Sanctions Shipping sanctions

Dandong Delenda Est: A little-noticed law may soon raise the pressure on China over N. Korea’s smuggling

IF OUR CHOICES FOR ADDRESSING THE KOREAN MISSILE CRISIS come down to (a) a trade war with China, or (b) a nuclear war with North Korea, which option is worse? If you still believe that begging Kim Jong-un for another piece of paper he doesn’t want and wouldn’t keep is the answer, no amount of evidence will convince you. To accept Pyongyang’s nuclear status in the mistaken belief that conventional means can deter Kim Jong-un’s campaign to gradually blackmail, censor, terrorize, and finlandize our allies and ourselves only delays option (b). A war tomorrow would be even more horrific than a war today — especially if we allow Kim Jong-un to continue proliferating his most dangerous technology around the world. Other non-violent choices will continue to narrow as the administration fails to resource its sanctions enforcement effort sufficiently and overlooks the potential for the political subversion of the regime. This returns us to a deeper exploration of option (a).

Next week, a little-noticed law designed to give the President new economic alternatives to war comes into effect. The new law requires U.S Customs and Border Protection to blacklist ports that fail to comply with U.N. sanctions requiring them to inspect all cargo coming from, destined for, or brokered by North Korea or its nationals (see UNSCR 2270, paragraph 18). It also authorizes CBP to increase inspection of cargo coming from those non-compliant foreign ports. The recent default of the debt-burdened Port of Dandong on $150 million in bonds now suggests that a key node in China’s policy of undermining of U.N. sanctions has never been more vulnerable to U.S. economic pressure.

Americans tend to celebrate when Beijing votes to sanction Pyongyang and sleep while Beijing undermines them. But as Pyongyang advanced its capability to blackmail Seoul and Washington with nuclear weapons, Beijing systematically violated U.N. sanctions against North Korea — much too widely and fragrantly for this pattern to constitute anything less than a deliberate state policy. Indeed, Beijing probably has stronger sanctions against Seoul to punish it for deploying missile defense radars than it has against Pyongyang. The U.S. ought to have stood by its South Korean ally and responded to China in kind with the new economic tools Congress recently gave it.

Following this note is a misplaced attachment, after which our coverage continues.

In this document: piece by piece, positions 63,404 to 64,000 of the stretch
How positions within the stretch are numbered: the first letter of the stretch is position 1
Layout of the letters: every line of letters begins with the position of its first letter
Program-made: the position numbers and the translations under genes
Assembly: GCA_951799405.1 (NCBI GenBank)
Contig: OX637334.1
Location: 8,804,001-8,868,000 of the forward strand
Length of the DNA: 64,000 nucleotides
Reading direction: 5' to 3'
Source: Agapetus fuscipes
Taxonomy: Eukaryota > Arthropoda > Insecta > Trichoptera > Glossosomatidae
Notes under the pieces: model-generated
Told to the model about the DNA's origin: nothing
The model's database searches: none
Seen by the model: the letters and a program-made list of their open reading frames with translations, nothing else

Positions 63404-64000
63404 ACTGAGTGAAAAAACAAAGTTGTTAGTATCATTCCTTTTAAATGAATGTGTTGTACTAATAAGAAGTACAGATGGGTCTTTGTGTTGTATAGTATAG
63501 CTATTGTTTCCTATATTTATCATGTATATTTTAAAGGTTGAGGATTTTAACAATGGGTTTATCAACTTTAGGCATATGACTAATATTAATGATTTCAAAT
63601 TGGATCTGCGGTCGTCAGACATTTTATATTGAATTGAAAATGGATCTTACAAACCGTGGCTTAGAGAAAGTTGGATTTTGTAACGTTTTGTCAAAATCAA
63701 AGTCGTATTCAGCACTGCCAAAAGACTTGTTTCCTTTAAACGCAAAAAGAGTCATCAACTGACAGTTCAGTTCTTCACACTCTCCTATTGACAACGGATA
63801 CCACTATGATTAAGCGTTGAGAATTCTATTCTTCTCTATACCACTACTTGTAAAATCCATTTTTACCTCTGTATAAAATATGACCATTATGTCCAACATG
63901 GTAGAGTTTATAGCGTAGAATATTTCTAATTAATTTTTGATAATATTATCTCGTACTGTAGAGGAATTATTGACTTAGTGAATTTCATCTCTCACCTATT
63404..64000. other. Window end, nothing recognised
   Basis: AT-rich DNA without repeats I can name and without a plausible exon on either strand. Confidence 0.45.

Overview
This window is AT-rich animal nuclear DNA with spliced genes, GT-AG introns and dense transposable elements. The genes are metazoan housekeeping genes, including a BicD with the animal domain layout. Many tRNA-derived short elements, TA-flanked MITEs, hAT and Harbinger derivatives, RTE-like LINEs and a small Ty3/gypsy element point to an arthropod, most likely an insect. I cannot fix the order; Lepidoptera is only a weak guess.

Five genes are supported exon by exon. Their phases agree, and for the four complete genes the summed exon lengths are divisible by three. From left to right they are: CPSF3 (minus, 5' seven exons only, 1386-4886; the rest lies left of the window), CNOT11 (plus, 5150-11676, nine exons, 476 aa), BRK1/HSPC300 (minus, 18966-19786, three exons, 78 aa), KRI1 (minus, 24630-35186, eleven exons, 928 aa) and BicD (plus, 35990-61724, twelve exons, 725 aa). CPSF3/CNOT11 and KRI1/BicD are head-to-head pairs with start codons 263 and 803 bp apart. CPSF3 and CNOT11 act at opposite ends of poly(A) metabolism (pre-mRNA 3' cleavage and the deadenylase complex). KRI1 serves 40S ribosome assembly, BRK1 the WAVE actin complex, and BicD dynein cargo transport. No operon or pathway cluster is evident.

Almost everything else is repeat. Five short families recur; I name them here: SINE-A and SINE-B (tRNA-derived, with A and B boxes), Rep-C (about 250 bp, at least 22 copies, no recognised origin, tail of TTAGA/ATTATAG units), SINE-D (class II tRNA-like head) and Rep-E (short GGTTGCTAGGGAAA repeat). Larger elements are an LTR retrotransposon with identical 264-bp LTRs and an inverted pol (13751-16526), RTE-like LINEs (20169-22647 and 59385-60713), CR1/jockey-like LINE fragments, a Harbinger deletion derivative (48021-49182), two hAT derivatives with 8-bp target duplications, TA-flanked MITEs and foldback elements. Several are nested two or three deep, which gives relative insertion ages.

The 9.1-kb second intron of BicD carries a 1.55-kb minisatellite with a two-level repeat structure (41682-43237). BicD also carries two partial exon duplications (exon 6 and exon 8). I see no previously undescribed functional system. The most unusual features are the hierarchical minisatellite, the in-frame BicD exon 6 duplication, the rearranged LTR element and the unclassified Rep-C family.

One of these is section 205 of the North Korea Sanctions and Policy Enhancement Act, as amended by section 314 of the KIMS Act. Think of section 205 as the shipping equivalent of section 311 of the Patriot Act — a law that uses customs inspection instead of financial regulation to force hubs of commerce to exclude bad actors (in this case, Pyongyang). In the same sense that 311 blacklists (and raises legal risks for) banks that fail to perform due diligence to prevent North Korean money launderers from using their institutions, section 205 blacklists ports that fail to inspect North Korean cargo as required by U.N. Security Council Resolution 2270, and prevent North Korean smugglers from accessing their ports.

In effect, if you’re the director of a foreign port that fails to inspect North Korean cargo, cargo coming from your port to an American port can be targeted by U.S. Customs and Border Protection for enhanced screening to ensure that North Korea isn’t using your port to introduce North Korean contraband (or worse) into U.S. commerce. A section 205 designation creates a risk that shippers who use the Dandong port to export to the U.S. will see their merchandise held up or spoil in warehouses awaiting inspection. That risk may cause shippers and manufacturers to take their business to areas served by more compliant ports, potentially throwing China’s most economically fragile region into recession. It could also discourage lenders and insurers from dealing with the port, or raise its risk premiums and debt servicing costs.

Section 205 includes a short list of foreign ports whose compliance with UNSCR 2270 the Secretary of Homeland Security is required to assess. The report is due 180 days from the enactment of the legislation, a deadline that expires next week. That list, which is non-exclusive, includes ports in Iran, Syria, Russia, and China — including Dalian and Dandong. The latter two cities are the Grand Central Station and the Penn Station of North Korean smuggling. A glance at a shipping tracker will readily confirm that Dandong continues to be the most important port for North Korea’s foreign trade. A large share of the ship-to-ship transfers in violation of UNSCR 2375, paragraph 11 likely pass through Dandong, a reported hub for banned North Korean exports of both coal and seafood.